With that, Eber, Adah and Peleg all slipped to their knees. Eber led his family in confession of sins for themselves and for their community and in an impassioned plea for guidance from the Lord on how to restore themselves and their community to right standing with the God of heaven.

There was silence for some time after Eber stopped praying out loud. Finally he stood and said “All right, I think the Lord has given me a plan. But first, Peleg, what did you have to say son?”

“Pop, we’ve got to fight. Those men who took Joktan really mean what they say. I know…I tried to fight them off. Let me get some of my friends. I know where they’ve got him tied up.”

“No son, I don’t want you to try to rescue your brother. That is way too risky. I do not want to lose you too. I’ll have a meeting with the other farmers in the valley. I will try to convince them to resist the king’s men and then to figure out a way to get your brother back safely.”

Eber left immediately to begin talking with his neighbors. Adah came and stood beside Peleg and said, “Peleg, do you really think that you and some of your friends could rescue Joktan?”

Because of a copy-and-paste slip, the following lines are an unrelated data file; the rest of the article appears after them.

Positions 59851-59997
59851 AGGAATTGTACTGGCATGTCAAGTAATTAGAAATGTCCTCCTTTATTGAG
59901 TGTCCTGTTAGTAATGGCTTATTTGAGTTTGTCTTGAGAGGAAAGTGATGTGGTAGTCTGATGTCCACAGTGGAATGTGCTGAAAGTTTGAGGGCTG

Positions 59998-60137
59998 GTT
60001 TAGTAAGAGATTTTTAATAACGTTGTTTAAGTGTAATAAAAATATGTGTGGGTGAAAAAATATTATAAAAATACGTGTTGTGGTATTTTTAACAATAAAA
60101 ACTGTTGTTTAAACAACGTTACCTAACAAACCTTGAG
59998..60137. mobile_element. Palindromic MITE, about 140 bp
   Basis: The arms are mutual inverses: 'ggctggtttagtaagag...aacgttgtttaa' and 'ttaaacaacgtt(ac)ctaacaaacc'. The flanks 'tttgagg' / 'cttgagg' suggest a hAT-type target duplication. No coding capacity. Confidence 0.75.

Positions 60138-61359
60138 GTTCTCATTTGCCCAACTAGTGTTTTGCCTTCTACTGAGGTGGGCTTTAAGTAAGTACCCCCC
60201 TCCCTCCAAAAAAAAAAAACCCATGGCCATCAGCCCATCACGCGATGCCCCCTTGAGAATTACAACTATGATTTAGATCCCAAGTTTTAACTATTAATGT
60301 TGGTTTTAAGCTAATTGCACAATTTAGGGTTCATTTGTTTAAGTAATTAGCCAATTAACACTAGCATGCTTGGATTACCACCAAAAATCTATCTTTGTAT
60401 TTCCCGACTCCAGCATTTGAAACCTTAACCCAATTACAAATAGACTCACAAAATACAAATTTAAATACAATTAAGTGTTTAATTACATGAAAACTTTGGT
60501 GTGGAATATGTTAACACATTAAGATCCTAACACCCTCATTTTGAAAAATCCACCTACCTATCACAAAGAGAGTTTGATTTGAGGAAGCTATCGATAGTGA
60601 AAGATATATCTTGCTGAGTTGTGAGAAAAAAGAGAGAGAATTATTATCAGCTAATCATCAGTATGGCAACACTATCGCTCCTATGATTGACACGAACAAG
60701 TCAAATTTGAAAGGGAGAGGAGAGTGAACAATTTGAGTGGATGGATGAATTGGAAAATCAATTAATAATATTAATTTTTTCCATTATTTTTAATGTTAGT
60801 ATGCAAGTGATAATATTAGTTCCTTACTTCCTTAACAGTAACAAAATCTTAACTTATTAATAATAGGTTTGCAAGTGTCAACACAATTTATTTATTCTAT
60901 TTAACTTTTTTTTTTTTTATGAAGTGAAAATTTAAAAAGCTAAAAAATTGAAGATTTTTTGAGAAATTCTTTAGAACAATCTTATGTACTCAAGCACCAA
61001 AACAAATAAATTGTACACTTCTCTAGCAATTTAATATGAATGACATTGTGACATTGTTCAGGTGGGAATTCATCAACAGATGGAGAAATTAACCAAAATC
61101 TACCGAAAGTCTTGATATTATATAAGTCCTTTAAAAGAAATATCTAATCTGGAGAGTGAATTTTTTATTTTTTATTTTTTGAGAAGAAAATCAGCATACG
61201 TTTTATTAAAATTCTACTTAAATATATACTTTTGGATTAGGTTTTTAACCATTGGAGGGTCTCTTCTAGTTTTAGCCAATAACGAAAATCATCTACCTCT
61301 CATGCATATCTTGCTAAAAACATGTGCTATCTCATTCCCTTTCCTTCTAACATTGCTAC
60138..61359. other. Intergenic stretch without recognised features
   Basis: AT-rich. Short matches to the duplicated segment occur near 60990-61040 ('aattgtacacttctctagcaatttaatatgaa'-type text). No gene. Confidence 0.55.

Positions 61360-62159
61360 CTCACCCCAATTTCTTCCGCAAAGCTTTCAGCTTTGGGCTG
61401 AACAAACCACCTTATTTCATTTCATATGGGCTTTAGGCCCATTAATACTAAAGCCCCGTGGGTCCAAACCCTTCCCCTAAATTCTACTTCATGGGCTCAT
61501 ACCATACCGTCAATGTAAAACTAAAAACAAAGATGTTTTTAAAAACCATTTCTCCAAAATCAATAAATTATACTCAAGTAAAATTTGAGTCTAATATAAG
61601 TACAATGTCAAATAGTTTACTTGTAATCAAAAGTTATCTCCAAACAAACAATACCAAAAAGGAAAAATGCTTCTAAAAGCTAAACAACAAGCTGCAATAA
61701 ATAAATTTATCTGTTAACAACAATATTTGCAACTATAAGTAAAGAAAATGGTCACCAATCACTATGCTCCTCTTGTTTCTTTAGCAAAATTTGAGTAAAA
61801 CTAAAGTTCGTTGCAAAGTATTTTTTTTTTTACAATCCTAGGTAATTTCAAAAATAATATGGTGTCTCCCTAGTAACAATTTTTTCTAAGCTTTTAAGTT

Peleg looked into his mother’s eyes.

“Yes I do. He’s being held in a shack around the east side of the tower construction site. If I can round up a half a dozen or so of our friends, I’m sure that we could rescue him. Let me go and talk to our friends. If they agree, we can do it tonight.”

Adah looked out the window to see Eber riding off to talk to the other farmers, “Please do so my son. I won’t say a word to your father. He may be angry with you but he will also rejoice to see Joktan back home again. I will see to that.”

# # #

Eber went to each of the farmers in the valley. They had all been threatened by the king’s men and were angry at being forced to sell their entire crop leaving them with nothing to feed their stock. None could survive such an action. But, they were also frightened of refusing the king. Eber reminded them of the Lord’s command to Great Grandfather Noah. Not all of them even remembered the command of the Lord. Many had forgotten it and were not sure that they even believed in the Lord anymore since He seemed to be doing nothing to help them against the king.

Eber got them to agree to meet together that night at his farm to discuss the problem. He also got them to promise to pray that the Lord would bless their meeting and give them wisdom to know what to do. Eber headed home tired but convinced he was doing the right thing.